- Project Theme. A description of your planned or existing research projects that aligns with one of the three themes. Clearly indicate the progress you have made, lessons learned, as well as the contribution of the work to the field.
- Influence. A statement on how you would be influential within your respective community in disseminating the workshop outcomes after the conclusion of the workshop.
Please send submissions and questions to [email protected]. Due to the significant impact of the recent natural disasters, we are extending the deadline for submissions through September 30th, 2017, 11:59PM EST. Submissions will be peer-reviewed by the workshop program committee and will be accepted based on selection criteria that ensures a diverse set of attendees who are able to work together on the relevant workshop themes and goals. Limited travel funding will be available to workshop participants based on need.
Program Committee Members
Adam Smith, Boston University; Bart Knijnenberg, Clemson University; Casey Fiesler, University of Colorado Boulder; Dennis Hirsch, Ohio State University; Janice Tsai, Mozilla; Jed Brubaker, University of Colorado Boulder; Jessica Vitak, University of Maryland; Lorraine Kisselburgh, Purdue University; Luke Stark, Dartmouth College; Marco Gaboardi, University at Buffalo, SUNY; Mary Ellen Zurko, MIT Lincoln Library; Nicholas Proferes, University of Kentucky; Norah Abokhodair, Microsoft; Rachel Cummings, Georgia Tech; Shannon Vallor, Santa Clara University; Woodrow Hartzog, Northeastern University School of Law; Yang Wang, Syracuse University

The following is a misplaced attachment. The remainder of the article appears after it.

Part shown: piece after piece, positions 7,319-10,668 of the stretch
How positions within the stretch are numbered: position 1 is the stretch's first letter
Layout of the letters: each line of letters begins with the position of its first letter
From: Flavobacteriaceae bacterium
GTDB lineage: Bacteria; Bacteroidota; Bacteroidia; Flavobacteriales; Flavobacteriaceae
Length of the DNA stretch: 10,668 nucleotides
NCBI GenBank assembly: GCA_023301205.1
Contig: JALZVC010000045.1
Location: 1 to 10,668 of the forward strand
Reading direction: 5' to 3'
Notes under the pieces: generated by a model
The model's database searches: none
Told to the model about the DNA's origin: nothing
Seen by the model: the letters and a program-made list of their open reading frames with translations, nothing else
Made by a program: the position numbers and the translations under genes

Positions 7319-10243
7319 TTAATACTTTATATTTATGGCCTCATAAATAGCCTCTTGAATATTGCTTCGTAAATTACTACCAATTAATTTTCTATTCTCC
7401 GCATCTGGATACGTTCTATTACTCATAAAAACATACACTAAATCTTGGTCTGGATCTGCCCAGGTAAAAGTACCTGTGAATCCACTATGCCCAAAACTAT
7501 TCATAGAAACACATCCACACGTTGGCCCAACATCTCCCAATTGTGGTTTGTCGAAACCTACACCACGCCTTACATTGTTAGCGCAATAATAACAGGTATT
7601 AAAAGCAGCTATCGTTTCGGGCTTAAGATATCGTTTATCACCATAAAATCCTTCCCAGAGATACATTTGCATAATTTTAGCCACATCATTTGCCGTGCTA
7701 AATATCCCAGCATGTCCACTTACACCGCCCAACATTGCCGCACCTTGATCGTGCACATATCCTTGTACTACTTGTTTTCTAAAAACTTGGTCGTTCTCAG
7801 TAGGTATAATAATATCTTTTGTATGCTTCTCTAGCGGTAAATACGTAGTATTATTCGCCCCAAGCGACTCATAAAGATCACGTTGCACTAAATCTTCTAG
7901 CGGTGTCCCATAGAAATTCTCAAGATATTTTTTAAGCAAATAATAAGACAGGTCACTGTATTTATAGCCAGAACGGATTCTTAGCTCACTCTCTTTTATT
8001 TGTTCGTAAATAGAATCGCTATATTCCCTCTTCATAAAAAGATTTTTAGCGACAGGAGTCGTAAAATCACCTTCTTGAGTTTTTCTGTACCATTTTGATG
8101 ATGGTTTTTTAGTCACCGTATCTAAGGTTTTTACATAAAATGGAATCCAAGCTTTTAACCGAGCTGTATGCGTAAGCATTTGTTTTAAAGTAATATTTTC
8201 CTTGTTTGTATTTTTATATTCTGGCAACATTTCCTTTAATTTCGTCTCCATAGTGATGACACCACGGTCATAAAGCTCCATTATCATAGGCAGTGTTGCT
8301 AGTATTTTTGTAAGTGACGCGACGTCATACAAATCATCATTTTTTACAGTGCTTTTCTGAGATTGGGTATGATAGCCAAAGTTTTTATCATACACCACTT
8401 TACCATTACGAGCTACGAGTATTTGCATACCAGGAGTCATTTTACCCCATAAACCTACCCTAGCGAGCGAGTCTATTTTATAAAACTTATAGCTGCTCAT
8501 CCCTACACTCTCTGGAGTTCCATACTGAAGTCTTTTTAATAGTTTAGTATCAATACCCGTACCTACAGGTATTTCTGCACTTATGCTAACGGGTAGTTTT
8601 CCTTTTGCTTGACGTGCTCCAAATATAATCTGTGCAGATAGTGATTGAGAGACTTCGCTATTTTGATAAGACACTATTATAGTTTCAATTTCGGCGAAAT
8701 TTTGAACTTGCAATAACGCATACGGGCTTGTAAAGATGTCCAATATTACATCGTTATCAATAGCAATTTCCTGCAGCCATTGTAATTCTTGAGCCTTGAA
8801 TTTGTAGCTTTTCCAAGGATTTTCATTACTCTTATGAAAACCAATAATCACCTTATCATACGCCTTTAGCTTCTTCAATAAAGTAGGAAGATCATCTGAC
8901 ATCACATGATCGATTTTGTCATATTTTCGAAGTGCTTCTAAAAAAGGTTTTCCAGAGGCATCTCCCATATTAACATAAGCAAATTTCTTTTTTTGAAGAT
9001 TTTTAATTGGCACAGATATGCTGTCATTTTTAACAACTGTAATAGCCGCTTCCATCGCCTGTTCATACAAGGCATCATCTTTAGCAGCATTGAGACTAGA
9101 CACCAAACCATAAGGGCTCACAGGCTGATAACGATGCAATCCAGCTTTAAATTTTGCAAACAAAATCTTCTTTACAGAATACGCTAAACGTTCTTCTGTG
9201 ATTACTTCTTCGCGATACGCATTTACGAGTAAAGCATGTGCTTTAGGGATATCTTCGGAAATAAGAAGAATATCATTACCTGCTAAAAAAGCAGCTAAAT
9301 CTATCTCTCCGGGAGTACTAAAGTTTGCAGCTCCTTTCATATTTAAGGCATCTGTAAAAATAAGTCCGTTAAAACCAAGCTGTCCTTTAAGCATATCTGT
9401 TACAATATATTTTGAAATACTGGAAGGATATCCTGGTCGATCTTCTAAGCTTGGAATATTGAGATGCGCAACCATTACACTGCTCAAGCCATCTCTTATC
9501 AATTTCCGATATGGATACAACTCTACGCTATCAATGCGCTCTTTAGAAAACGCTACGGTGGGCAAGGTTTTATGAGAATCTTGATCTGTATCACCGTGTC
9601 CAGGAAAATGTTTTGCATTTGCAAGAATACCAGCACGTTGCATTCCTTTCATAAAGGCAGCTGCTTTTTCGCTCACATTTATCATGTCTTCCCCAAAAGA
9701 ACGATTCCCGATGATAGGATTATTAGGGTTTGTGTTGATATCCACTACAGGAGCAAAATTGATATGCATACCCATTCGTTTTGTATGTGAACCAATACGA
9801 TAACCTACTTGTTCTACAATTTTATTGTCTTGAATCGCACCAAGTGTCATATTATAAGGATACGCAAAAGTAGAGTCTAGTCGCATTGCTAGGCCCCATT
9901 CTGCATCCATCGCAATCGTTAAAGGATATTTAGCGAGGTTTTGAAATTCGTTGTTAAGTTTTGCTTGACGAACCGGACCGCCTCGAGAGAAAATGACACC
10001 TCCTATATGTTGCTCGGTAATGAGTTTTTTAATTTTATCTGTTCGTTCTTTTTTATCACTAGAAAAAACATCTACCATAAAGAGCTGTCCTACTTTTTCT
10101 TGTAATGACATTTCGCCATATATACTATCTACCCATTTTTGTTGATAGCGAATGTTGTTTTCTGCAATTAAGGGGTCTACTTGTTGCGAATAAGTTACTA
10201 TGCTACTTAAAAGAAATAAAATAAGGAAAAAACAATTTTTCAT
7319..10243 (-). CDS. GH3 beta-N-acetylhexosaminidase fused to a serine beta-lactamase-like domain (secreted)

This event is partially supported by National Science Foundation Grant No. 1654085. Any opinions, findings and conclusions or recommendations expressed in this material are those of the author(s) and do not necessarily reflect the views of the National Science Foundation.